Two cycles, no no-hitter

The long holiday weekend saw some rare baseball feats.

Both the Arizona Diamondbacks’ Stephen Drew and the Seattle Mariners’ Adrian Beltre hit for the cycle on Monday, marking only the second time in Major League history that two players have accomplished the feat on the same day, according to the Elias Sports Bureau. The Detroit Tigers’ Bobby Veach and the New York Giants’ George Burns did it on Sept. 17, 1920.

And the Milwaukee Brewers want ace pitcher C.C. Sabathia credited with a no-hitter after throwing a complete-game one-hit shutout on Sunday. Sabathia tried to barehand a short grounder in front of the mound and could not come up with the ball to throw out the Pittsburgh Pirates’ Andy Laroche.

The official scorer ruled it a single, and the Brewers want that call changed so Sabathia gets a retroactive no-hitter, something that’s never been awarded.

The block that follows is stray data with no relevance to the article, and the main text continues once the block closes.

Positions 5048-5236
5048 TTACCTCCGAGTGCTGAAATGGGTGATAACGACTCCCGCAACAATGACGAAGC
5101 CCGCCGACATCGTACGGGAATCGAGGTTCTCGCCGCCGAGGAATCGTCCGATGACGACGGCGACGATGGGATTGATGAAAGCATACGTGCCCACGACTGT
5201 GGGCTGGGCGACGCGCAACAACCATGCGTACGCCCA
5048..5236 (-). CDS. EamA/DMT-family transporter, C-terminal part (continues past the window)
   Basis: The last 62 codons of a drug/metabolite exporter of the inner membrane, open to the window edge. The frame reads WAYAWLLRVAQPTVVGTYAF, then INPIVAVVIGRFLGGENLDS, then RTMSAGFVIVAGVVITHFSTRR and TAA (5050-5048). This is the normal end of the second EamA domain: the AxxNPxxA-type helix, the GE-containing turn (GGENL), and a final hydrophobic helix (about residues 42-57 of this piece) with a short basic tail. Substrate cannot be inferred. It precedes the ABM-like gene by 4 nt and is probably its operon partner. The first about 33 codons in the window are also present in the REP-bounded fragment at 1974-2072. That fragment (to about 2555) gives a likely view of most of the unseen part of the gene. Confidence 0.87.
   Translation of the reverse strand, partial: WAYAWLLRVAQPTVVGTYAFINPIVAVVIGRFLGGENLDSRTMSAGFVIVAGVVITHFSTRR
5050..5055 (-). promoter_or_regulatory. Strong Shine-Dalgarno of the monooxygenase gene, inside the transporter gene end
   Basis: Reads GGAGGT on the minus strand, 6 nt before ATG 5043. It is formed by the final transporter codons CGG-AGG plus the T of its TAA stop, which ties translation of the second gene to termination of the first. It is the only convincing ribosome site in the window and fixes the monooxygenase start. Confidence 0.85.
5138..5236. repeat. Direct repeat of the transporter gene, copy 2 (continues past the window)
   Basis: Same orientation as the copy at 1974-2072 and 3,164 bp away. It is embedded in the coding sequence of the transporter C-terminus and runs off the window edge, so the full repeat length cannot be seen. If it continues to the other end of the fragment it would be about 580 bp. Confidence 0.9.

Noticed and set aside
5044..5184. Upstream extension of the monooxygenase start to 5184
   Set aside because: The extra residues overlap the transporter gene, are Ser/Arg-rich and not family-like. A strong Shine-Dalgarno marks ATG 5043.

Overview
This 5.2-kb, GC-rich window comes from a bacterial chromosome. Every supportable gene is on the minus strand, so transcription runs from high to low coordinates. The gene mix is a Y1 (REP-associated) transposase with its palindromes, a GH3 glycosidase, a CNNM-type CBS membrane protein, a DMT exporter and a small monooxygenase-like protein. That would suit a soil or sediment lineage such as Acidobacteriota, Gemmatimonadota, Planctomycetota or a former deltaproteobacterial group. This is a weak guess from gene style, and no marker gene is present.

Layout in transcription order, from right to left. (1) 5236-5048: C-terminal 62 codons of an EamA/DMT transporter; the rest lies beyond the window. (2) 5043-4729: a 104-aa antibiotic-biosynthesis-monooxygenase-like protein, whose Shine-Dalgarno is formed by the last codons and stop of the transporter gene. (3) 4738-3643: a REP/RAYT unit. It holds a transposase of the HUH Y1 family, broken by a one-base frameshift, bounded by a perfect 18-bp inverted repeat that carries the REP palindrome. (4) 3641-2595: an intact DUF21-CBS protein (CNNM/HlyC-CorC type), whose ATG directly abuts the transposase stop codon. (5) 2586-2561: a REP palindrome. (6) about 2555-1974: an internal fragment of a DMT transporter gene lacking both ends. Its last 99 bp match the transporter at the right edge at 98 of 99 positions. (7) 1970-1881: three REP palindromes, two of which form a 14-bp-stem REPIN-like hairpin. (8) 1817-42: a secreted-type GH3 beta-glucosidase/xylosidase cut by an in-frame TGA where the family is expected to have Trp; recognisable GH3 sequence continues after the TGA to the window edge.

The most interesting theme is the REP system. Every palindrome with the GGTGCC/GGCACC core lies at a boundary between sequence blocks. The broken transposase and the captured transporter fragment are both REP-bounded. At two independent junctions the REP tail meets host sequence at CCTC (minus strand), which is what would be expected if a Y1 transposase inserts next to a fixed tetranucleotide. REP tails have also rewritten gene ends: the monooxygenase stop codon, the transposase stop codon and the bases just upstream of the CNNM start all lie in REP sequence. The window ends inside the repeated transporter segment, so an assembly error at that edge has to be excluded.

We’ll allow that if baseball also reviews another fifth-inning play ruled a hit that killed a no-hitter. On Sept. 7, 1984, Mets’ third-baseman Ray Knight grabbed a slow-roller hit by the less-than-fleetfooted Keith Moreland, double-clutched and never threw. It was the only “hit” allowed by Dwight Gooden in the Mets 10-0 win over the Chicago Cubs.

Maybe we shouldn’t be holding 14-year grudges, but when we’re looking at a 46-plus-year streak, 14 years doesn’t seem all that long ago.

Anyway, for a comparison of these two rare feats, see our No-hitters vs. Hit for cyclepage.

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